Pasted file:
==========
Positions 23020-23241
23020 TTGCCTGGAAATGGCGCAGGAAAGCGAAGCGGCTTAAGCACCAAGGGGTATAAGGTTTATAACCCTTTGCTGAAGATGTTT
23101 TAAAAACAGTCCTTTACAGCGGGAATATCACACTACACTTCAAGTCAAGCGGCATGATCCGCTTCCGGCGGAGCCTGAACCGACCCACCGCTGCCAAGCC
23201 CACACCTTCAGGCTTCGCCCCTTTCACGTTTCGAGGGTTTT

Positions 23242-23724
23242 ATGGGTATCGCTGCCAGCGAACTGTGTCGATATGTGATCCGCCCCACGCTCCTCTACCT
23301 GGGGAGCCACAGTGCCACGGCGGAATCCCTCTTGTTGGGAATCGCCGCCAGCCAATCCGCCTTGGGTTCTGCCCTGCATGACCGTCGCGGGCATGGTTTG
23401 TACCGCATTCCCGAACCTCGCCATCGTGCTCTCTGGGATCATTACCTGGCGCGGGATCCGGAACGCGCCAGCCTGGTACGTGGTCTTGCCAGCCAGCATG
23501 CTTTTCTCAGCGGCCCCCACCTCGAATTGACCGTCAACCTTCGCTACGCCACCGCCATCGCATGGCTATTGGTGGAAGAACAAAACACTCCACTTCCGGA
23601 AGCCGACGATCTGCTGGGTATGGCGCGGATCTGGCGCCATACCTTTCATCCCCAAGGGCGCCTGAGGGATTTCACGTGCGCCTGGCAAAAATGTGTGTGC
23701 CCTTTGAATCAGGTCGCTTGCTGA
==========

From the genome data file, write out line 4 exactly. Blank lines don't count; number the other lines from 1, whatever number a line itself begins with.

23201 CACACCTTCAGGCTTCGCCCCTTTCACGTTTCGAGGGTTTT